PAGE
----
Where PGLTP is the long-term prediction gain, as measured as ratio of the energy of LPC residual rLPC and LTP residual rLPC, and PGLTP,HP is a signal obtained by running PGLTP through a first order high-pass filter according to
PG LTP,HP(n)=PG LTP(n)−PG LTP(n−1)+0.5·PG LTP,HP(n−1)

The sensitivity measure s is thus a combination of the LTP prediction gain and a high pass version of the LTP prediction gain. The LTP prediction gain is chosen because it directly relates the LTP state error with the output signal error. The high pass part is added to put emphasis on signal changes. A changing signal has high risk of giving severe error propagation because the LTP state in encoder and decoder will most likely be very different, after a packet loss

A combination of the voice activity and LTP sensitivity measures is compared to a threshold for when to use in-band FEC. The threshold is dependent on the loss rate, such that more frames are protected with in-band FEC when the loss rate is high.

When a frame is not classified sensitive enough to get in-band FEC the in-band FEC blocks are bypassed.

Similar methods can be used with other codecs. For example, in a CELP type codec the pitch and LPC computation and quantization can be reused whereas the bitrate is lowered by reducing the number of pulses used in the fixed codebook.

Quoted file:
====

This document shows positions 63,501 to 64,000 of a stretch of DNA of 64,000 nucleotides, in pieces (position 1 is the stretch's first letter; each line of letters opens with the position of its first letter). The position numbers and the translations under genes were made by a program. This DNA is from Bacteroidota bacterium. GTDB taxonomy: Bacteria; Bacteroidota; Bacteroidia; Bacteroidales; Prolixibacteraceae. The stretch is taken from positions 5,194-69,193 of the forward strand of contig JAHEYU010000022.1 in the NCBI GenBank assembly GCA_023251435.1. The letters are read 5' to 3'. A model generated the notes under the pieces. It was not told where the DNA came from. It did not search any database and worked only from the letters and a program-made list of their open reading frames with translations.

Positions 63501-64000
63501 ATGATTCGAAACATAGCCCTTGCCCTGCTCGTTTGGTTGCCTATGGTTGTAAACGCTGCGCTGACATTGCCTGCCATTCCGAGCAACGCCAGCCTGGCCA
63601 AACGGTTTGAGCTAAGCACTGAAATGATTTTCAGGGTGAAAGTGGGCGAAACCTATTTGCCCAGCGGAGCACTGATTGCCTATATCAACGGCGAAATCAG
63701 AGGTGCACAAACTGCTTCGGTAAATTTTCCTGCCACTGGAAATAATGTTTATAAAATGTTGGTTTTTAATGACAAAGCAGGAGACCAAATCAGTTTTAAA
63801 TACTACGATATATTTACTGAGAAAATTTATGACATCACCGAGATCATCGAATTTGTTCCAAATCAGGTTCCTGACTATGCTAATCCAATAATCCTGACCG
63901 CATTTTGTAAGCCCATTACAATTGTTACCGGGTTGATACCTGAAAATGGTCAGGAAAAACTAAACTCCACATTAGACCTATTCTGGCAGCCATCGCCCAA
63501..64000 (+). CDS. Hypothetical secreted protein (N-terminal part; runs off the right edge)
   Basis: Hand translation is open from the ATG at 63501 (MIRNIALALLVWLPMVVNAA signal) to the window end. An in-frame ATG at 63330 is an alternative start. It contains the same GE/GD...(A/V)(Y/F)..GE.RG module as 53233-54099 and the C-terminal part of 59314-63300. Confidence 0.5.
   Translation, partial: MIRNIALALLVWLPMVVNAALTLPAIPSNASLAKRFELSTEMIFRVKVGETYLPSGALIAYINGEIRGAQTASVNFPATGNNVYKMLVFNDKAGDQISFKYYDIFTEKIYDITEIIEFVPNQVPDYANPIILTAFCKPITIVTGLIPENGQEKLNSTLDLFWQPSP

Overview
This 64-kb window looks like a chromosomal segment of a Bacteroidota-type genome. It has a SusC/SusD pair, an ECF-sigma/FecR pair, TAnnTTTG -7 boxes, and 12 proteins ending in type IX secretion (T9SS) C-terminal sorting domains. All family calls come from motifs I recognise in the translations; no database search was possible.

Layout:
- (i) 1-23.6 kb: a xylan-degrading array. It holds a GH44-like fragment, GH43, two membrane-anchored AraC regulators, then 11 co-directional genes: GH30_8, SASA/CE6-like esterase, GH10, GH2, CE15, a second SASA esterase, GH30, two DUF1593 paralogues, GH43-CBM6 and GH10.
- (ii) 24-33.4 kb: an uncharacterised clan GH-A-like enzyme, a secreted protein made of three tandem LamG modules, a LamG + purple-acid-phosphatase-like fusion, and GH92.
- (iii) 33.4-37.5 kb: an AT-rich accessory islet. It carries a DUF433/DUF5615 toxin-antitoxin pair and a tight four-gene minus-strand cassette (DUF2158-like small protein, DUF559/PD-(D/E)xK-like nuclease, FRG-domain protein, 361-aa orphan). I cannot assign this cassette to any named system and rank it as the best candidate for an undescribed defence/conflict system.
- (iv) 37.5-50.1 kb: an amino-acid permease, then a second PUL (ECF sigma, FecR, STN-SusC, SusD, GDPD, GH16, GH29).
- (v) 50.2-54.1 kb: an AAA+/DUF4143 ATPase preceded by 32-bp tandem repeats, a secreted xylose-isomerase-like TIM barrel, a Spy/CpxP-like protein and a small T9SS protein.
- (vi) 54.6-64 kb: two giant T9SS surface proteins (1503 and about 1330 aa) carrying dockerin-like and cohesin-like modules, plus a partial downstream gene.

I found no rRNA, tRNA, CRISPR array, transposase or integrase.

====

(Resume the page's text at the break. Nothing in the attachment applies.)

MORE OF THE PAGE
An example decoder 600 for use in decoding a signal encoded by the encoder of FIG. 3 is now described in relation to FIG. 6.

The decoder 600 comprises an arithmetic decoding and dequantizing block 602, an excitation generation block 604, an LTP synthesis filter 606, and an LPC synthesis filter 608. The arithmetic decoding and dequantizing block 602 has an input arranged to receive an encoded bitstream from an input device such as a wired modem or wireless transceiver, and has outputs coupled to inputs of each of the excitation generation block 604, LTP synthesis filter 606 and LPC synthesis filter 608. The excitation generation block 604 has an output coupled to an input of the LTP synthesis filter 606, and the LTP synthesis block 606 has an output connected to an input of the LPC synthesis filter 608. The LPC synthesis filter has an output arranged to provide a decoded output for supply to an output device such as a speaker or headphones.

At the arithmetic decoding and dequantizing block 602, the arithmetically encoded bitstream is demultiplexed and decoded to create LSF indices, LTP indices, quantization gains indices, pitch lags, LTP scale value and a signal of excitation quantization indices. The LSF indices are converted to quantized LSFs by adding the codebook vectors, one from each of the ten stages of the MSVQ. The quantized LSFs are then transformed to quantized LPC coefficients. The LTP indices and gains indices are converted to quantized LTP coefficients and quantization gains, through look ups in the quantization codebooks.

At the excitation generation block, the excitation quantization indices signal is multiplied by the quantization gain to create an excitation signal e(n).

The excitation signal is input to the LTP synthesis filter 606 to create the LPC excitation signal eltp(n) according to:

LTP ( n ) = ( n ) + i = - 2 2 ( n - lag - i ) b Q ( i ) ,